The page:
Recently, extensive researches have been performed in the field of routing and tracing the communication path between two vehicles in a VANET to disseminate data packets; however, most of them have not considered UAVs to solve the problem of disconnection, frequently occurring in urban areas, and only a number of them have used UAV to overcome the obstacle-based disconnection in urban areas. The authors in [37] have proposed a new mechanism in mobile ad hoc networks that is the usage of UAVs to increase the connection. The major drawback of this proposed protocol is that UAVs have not used GPS information and trajectory (path) measurement during path detection and data transmission. The traffic congestion aware routing based on connection using UAVs for VANETs (CRUV) [38] is a new routing method for VANETs that is able to detect the shortest connected path at any time to effectively send packets to their destinations by combining the real-time traffic congestion in terms of periodic exchange of Hello Messages and Dijkstra algorithm in order to determine the shortest path from the source to the destination. UVAR (VANET routing protocol by UAV) [39] is a new routing protocol in collaboration with the unmanned vehicles in sky to give a general view on the connected segments and improve the routing process. To prevent the previous limitations, UVAR protocol considers the real distribution of the vehicles in the selected parts of the road which not only provides the accurate calculation of the vehicle connection but also solves the current barriers that manipulate the calculations. Despite the use of the general rule as in [40] to send data packets in earth, UVAR has completely abused UAVs, so that the barriers in the sky would not occur anymore.

Data delivery has been optimized by using this combination of communications between the vehicles and UAVs which would help to reduce the loss of packets and delivery latency.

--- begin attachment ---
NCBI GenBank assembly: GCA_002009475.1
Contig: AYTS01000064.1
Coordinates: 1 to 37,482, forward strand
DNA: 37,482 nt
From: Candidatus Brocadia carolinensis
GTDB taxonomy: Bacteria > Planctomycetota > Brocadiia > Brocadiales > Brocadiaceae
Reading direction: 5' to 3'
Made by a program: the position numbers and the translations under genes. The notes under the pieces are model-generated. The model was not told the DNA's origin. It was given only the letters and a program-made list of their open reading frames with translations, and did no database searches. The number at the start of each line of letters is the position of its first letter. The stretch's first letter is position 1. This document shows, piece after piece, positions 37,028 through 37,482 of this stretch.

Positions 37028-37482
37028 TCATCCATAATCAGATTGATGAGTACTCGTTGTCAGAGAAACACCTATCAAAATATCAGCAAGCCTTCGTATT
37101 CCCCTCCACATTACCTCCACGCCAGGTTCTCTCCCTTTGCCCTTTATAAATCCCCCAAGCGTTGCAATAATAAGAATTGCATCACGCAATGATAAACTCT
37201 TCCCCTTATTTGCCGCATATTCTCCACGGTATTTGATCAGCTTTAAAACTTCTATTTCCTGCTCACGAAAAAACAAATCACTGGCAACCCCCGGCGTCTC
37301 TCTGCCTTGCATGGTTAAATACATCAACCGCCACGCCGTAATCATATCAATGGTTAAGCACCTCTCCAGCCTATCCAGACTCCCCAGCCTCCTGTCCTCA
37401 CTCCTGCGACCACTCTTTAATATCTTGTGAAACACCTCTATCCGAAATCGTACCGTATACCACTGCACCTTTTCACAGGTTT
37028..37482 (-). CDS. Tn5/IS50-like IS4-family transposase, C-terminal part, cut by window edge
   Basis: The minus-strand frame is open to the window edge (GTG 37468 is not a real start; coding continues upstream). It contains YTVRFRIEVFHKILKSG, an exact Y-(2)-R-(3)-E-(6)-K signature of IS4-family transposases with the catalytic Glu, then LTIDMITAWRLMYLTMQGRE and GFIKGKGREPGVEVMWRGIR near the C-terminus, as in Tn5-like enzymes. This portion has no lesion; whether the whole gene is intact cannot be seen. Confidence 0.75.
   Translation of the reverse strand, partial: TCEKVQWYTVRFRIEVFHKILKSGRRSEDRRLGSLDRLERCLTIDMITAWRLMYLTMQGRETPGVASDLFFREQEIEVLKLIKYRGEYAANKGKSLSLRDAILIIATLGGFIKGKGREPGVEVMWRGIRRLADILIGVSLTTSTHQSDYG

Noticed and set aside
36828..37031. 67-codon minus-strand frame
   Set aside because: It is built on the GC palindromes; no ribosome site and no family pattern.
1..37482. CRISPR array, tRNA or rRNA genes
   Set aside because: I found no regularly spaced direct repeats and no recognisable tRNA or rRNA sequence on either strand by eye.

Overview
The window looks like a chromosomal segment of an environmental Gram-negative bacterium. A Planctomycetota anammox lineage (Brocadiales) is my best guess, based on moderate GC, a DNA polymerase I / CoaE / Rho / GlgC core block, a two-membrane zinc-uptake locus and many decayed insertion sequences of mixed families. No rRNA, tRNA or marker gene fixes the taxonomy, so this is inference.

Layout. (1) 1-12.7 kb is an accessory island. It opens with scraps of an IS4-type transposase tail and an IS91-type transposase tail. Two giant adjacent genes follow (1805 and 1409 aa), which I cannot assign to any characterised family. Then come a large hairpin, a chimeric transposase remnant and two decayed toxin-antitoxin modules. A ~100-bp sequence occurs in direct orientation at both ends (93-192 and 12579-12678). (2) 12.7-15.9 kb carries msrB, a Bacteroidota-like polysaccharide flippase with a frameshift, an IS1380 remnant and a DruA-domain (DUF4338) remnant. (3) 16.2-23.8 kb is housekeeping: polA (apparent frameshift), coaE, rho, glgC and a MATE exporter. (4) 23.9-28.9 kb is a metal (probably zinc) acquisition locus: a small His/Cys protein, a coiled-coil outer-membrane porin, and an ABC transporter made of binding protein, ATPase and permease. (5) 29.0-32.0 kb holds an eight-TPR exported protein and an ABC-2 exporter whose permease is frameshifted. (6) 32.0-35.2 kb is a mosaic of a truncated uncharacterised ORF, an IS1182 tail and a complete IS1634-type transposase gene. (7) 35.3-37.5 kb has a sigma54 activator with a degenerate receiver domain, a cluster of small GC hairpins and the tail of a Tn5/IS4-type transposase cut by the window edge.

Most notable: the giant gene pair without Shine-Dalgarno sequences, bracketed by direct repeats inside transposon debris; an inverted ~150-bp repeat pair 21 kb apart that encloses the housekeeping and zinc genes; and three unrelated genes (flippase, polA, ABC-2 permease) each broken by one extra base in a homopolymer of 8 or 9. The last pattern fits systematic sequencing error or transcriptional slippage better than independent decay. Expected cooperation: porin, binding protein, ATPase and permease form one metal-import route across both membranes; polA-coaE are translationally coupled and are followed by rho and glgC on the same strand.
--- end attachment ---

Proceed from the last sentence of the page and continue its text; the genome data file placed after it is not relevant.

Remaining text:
3. An Effective Way to Detect and Trace the Broken Paths in VANET Using UAVs

The main goal of this paper is to prevent the negative impact of barriers in packet delivery and routing in urban areas by using cloud computing infrastructure and UAVs and to detect these paths by using ClouDiV protocol in those parts of the road that the communicative paths are broken and to share the connection information among vehicles by using UAVs (unmanned aerial vehicles) as well as to find the broken paths so that at last the reliable and stable paths can be created. The ClouDiV protocol performs rebroadcast action for data dissemination in some cases, such as disconnection of the communication path that imposes an overhead on the network. The use of unmanned aerial vehicles for routing with ClouDiV will cause the disconnected communication paths to be identified and repaired prior to the data dissemination, and there is no need for a broadcasting operation, so the overhead of this protocol will decrease and the throughput will increase.